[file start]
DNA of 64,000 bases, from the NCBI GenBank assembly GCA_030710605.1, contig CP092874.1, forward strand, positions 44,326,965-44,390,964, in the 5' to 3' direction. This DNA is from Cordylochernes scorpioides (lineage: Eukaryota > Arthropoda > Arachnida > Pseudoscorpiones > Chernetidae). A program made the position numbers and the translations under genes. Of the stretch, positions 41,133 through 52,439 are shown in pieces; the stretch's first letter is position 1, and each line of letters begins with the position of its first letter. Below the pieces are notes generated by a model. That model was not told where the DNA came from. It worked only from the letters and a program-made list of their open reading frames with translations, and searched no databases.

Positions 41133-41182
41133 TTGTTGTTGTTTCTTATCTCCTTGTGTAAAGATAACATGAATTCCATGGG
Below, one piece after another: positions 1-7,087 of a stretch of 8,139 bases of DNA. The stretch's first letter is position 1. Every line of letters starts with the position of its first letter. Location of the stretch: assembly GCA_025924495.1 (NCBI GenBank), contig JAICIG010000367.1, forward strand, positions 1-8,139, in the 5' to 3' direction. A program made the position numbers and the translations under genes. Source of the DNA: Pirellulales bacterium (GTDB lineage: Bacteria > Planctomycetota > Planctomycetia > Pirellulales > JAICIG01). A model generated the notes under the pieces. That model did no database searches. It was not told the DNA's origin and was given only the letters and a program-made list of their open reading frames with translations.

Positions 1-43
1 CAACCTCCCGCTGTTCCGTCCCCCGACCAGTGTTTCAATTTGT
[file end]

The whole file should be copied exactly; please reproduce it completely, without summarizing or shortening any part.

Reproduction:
DNA of 64,000 bases, from the NCBI GenBank assembly GCA_030710605.1, contig CP092874.1, forward strand, positions 44,326,965-44,390,964, in the 5' to 3' direction. This DNA is from Cordylochernes scorpioides (lineage: Eukaryota > Arthropoda > Arachnida > Pseudoscorpiones > Chernetidae). A program made the position numbers and the translations under genes. Of the stretch, positions 41,133 through 52,439 are shown in pieces; the stretch's first letter is position 1, and each line of letters begins with the position of its first letter. Below the pieces are notes generated by a model. That model was not told where the DNA came from. It worked only from the letters and a program-made list of their open reading frames with translations, and searched no databases.

Positions 41133-41182
41133 TTGTTGTTGTTTCTTATCTCCTTGTGTAAAGATAACATGAATTCCATGGG
Below, one piece after another: positions 1-7,087 of a stretch of 8,139 bases of DNA. The stretch's first letter is position 1. Every line of letters starts with the position of its first letter. Location of the stretch: assembly GCA_025924495.1 (NCBI GenBank), contig JAICIG010000367.1, forward strand, positions 1-8,139, in the 5' to 3' direction. A program made the position numbers and the translations under genes. Source of the DNA: Pirellulales bacterium (GTDB lineage: Bacteria > Planctomycetota > Planctomycetia > Pirellulales > JAICIG01). A model generated the notes under the pieces. That model did no database searches. It was not told the DNA's origin and was given only the letters and a program-made list of their open reading frames with translations.

Positions 1-43
1 CAACCTCCCGCTGTTCCGTCCCCCGACCAGTGTTTCAATTTGT